(Drops on his knees and hides behind clothes-horse)

(Enter MRS. CUBBON)

MRS. CUBBON.
(Sinks exhausted into chair and gasps)
Dear me!— the bad I feel— I’m checked— I felt a weakness and I thought I better come back. Dear me! — the short my breath is — I’m that hot —

CATTY.
Come into the parlour; you are overheated, and the kitchen is too warm.

MRS. CUBBON.
No, leave me here! I feel a little better, only my heart is all of a flutter.

CATTY.
This room is too warm. Hot rooms are bad for heart trouble. Let me help you to bed, and you will soon be all right.

MRS. CUBBON.
Well, maybe I better.

(Catty helps her off with bonnet and jacket, and takes her arm to lead her away, when the pedlar comes in. Mrs. Cubbon sits down again)

CANNELL.
It’s a fine night. Och, Mrs Cubbon, you are not looking well.

MRS. CUBBON.
No, I had to turn back. I got quite faint. Catty, thou better put thy things on, and go and do the messages for me. Here’s the purse, and call at Quayle’s and get a bit of meat or a fowl to make some broth for Sunday.

CATTY.
I think you should go to bed first, and then I will slip out on the messages.

MRS. CUBBON.
I’ll be all right now, Catty.

CATTY.
Mistress, veen, go to bed to please me!

MRS. CUBBON.
Don’t be uneasy about me, Catty. I feel much easier now.

CANNELL.
I got a nice fowl here now, I’ll let you have. I was bringing it home, but it’s too much for me; and I’ll be glad to do you a good turn, and ye can have it at the price I paid for it — half-a-crown.

(Takes it out)

There now, that’s a nice fat pullet.

MRS. CUBBON.
Thank you, Master Cannell, you are very obliging. It will save Catty walking all the way to Quayle’s.

(Pays Cannell)

Thou, better go for the groceries, Catty.

(Christian, looks on in amazement)

CANNELL.
Yis, Catty, I’ll stay for company with Mrs. Cubbon till thou come back.

MRS. CUBBON.
Thank you, Master Cannell, but I’m all right now.

CATTY.
I don’t like to go.

CANNELL.
I’ll take care of her, Catty veen, go thy ways.

MRS. CUBBON.
You could go with Catty, Master Cannell. I’ll finish folding the clothes for you, Catty.

(Girl goes out reluctantly)

CANNELL.
I’ll stay with thee till Catty comes back. I feel it would be a sin on my conscience to leave thee alone. Heart disease takes people off that sudden. There was old Mrs. Crebbin took away this evening, and her out in the morning docking turnipis.

(Enter CATTY with coat and hat)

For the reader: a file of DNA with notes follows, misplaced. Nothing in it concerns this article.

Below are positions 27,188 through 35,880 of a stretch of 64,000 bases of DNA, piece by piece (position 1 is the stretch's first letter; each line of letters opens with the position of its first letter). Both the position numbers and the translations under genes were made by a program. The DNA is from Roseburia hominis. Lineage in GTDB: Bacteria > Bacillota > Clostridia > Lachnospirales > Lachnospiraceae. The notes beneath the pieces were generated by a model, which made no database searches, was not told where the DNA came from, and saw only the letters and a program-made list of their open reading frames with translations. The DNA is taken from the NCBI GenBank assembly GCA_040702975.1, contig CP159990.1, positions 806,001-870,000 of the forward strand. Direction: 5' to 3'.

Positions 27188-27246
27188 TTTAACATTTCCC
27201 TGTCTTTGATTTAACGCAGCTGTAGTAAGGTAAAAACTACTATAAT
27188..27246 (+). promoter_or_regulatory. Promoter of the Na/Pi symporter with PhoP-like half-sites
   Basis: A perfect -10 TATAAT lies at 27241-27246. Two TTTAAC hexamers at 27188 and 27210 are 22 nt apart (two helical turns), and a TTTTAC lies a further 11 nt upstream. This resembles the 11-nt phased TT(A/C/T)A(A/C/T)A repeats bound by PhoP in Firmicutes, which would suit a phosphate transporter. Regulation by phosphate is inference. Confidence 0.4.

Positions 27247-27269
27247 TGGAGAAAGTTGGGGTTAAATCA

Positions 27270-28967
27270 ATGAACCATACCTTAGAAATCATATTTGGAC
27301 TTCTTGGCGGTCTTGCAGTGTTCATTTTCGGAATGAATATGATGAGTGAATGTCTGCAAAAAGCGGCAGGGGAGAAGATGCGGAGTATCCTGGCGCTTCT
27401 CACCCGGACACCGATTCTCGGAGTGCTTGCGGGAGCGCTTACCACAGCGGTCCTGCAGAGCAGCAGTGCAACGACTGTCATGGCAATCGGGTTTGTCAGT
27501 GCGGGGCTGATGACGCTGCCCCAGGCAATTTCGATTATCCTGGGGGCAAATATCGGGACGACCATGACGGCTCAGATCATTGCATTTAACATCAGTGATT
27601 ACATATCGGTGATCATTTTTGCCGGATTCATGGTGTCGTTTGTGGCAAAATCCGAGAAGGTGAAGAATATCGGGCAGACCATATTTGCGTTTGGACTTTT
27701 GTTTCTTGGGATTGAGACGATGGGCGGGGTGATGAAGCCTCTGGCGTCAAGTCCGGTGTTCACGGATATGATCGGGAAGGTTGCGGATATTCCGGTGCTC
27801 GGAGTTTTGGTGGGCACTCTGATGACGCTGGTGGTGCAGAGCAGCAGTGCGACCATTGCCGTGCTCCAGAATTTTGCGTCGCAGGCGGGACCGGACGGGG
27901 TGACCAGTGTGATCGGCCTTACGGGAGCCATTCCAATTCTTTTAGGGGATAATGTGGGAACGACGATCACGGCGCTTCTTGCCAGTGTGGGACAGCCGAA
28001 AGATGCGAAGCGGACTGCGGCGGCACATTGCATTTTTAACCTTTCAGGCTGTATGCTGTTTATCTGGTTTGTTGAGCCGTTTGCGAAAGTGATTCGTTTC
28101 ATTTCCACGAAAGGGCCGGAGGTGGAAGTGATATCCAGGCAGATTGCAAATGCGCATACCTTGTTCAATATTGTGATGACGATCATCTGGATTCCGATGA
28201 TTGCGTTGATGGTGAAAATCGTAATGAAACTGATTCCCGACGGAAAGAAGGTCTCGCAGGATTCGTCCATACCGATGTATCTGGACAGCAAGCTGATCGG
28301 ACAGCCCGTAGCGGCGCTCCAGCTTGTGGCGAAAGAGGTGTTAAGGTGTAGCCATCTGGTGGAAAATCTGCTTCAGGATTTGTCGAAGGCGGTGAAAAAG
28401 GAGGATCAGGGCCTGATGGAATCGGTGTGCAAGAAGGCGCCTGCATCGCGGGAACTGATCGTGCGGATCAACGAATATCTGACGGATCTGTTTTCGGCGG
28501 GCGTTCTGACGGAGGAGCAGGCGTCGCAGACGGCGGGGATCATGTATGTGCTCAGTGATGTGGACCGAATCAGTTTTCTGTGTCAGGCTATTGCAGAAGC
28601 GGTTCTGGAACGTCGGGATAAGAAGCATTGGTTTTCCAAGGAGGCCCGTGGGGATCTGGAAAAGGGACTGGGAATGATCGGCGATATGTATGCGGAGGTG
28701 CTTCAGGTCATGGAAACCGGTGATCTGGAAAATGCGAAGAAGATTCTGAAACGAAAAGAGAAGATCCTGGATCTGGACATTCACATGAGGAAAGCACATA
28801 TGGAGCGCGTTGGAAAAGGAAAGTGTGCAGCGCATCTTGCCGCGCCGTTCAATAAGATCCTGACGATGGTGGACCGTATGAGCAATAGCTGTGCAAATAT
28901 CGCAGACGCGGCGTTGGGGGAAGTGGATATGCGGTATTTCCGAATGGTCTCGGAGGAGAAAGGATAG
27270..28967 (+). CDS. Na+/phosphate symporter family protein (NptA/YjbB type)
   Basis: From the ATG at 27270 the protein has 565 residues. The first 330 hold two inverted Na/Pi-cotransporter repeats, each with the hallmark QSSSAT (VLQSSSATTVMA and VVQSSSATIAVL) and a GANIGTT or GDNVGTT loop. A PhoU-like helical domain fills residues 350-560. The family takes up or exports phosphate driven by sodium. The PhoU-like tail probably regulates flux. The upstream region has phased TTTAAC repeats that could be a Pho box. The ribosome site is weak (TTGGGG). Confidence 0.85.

MRS. CUBBON.
Thy father will go with thee, Catty.

CATTY.
What am I to get?

MRS., CUBBON.
Rice, starch, tea, sugar, soap.

CATTY.
Rice, starch, tea, sugar, soap, five things.

MRS. CUBBON.
Get the “Mercury ” and the “ Christian Herald,” Catty.

CANNELL.
There’s the “Christian Herald ” wrapped around the pullet, Mrs. Cubbon. I’ll make you a present of it.

CATTY (takes basket).
Mistress, veen, if Daa comes with me, will you promise to go off to bed at once? Do it to please me!

MRS. CUBBON.
Very well, ya, I will.

(Catty goes out)

CANNELL.
Go on, Catty girl, I’ll overtake thee in a minute.

(To Mrs. Cubbon)

Catty is a good agreeable girl.

MRS. CUBBON.
Yes, she is, I like her very much. We get on very nicely together.

CANNELL.
Do thou like her father? Do thou think thou could get on with him, now?

MRS. CUBBON.
You, will have to hurry if you want to catch Catty.

CANNELL.
I don’t want to catch Catty. I want to catch thee!

MRS. CUBBON.
I’m not at all well, and I promised Catty to lie down after she left.

CANNELL.
Thou should have somebody to take care of thee. Let me do it, veen!

MRS. CUBBON.
Master Cannell, you are very kind, but I feel faint; please leave me.

CANNELL.
Aw, veen, listen to me. I am a rich man. I have hundreds of pounds out on first mortgages. If thou will marry me, thou, will never be short. I’ll look after thee.

MRS. CUBBON.
No, it would never do; we are not at all suited for each other —

CANNELL.
But thou can get on with Catty, and she is my daughter, surely —

MRS. CUBBON (abruptly)
Catty, is not a bit like you, she is like her mother. No, Master Cannell, to tell you the truth, I do not like you at all; though I do like Catty very much.

CANNELL.
Well, well, think it over.

MRS. CUBBON.
I am quite well now, and would like to be left alone, please.

CANNELL (crestfallen)
Well, I’ll be leaving you, good-night. Don’t tell anybody what I said.

(Goes out)

MRS. CUBBON.
Well, I never, the old sleech, making me a present of the “Christian Herald.” I’ve a mind to fling it, and the fowl, after him.

(Christian suddenly sneezes. She stands in terror, screams, and gasps out)